Until now, the story of the avant-garde has centred on white male European artists. Women have appeared only as muses, lovers and marginalised presences. Alyce Mahon’s research has redressed this balance by shining a light on the work of women artists and their central role in the avant-garde.
Mahon has worked extensively as a researcher, curator and curatorial advisor with world-leading art museums to bring about this fundamental transformation in attitudes to modern art – especially Surrealism – by including the work of women artists, which were previously neglected or ignored.
This has led to more museum exhibitions of women artists in the US, Spain and UK; the elevation of women artists in the public eye; the bringing of Surrealism to new, diverse audiences; a significant increase in the market value of women artists; and the long overdue discovery and recognition of women artists by art critics, art collectors and government officials responsible for the arts.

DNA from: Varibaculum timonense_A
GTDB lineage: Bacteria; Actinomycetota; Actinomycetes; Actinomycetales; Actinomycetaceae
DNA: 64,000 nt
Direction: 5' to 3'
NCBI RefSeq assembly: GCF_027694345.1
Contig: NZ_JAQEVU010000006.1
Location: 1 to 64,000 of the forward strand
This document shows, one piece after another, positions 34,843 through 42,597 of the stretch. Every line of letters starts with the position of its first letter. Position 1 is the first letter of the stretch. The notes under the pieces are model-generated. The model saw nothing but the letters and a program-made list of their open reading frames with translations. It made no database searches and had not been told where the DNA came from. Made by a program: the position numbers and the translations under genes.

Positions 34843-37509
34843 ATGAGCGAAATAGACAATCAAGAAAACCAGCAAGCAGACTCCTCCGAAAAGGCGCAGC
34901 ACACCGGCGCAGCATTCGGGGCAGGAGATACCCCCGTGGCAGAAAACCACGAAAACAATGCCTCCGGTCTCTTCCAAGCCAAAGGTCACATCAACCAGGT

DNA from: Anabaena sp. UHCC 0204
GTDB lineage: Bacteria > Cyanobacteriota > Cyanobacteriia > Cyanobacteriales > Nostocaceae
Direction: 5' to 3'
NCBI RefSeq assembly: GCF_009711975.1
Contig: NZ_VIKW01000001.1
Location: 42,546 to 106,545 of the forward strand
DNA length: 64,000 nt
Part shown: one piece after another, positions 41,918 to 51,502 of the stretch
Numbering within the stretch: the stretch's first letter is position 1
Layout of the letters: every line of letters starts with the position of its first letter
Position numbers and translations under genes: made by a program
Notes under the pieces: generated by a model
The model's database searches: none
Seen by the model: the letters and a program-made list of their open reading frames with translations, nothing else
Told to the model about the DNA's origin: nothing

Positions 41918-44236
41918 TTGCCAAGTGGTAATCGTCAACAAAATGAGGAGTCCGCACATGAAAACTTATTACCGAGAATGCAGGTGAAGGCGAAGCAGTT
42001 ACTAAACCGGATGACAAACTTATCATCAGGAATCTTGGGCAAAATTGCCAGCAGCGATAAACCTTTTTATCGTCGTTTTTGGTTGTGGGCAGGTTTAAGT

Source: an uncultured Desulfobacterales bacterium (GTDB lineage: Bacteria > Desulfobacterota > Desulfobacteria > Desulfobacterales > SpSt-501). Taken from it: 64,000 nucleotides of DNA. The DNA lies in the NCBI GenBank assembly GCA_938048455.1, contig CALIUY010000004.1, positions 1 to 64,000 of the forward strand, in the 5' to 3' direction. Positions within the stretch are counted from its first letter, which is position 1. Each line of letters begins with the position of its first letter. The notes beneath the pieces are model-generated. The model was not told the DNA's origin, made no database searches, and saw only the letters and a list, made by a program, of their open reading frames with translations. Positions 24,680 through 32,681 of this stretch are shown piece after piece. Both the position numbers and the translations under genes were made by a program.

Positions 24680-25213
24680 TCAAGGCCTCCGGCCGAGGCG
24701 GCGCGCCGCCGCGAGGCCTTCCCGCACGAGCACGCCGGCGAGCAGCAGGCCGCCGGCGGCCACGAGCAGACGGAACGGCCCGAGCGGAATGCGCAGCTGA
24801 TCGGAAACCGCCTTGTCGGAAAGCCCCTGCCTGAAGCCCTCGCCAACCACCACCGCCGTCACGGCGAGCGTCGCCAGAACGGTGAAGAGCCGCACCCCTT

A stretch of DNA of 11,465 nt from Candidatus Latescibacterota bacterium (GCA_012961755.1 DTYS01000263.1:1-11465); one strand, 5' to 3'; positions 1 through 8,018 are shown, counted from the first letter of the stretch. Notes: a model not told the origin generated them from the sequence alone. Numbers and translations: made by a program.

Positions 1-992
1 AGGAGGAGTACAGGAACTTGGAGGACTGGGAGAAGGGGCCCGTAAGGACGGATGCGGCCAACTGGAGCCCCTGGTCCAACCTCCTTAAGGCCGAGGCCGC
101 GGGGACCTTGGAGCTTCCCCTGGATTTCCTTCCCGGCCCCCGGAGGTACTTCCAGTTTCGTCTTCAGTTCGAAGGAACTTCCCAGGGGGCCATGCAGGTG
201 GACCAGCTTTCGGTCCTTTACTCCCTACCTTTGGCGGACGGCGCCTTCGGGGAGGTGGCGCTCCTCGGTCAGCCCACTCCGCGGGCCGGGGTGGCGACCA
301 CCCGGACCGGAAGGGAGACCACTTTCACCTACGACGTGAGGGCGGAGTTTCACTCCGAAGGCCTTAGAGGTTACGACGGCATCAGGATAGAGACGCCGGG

In 2019, she co-curated the first large-scale exhibition of Dorothea Tanning’s works for 25 years organised by the Museo Nacional Centro de Arte Reina Sofía, Madrid, in collaboration with Tate Modern.
“This just goes to show how sexist the world is that I didn’t learn about this supremely talented artist back when I was an art major some time ago. Learned all about the usual boys, but not her. Crazy.”– Viewer of TateShots: Dorothea Tanning – Pushing the Boundaries of Surrealism featuring co-curator Alyce Mahon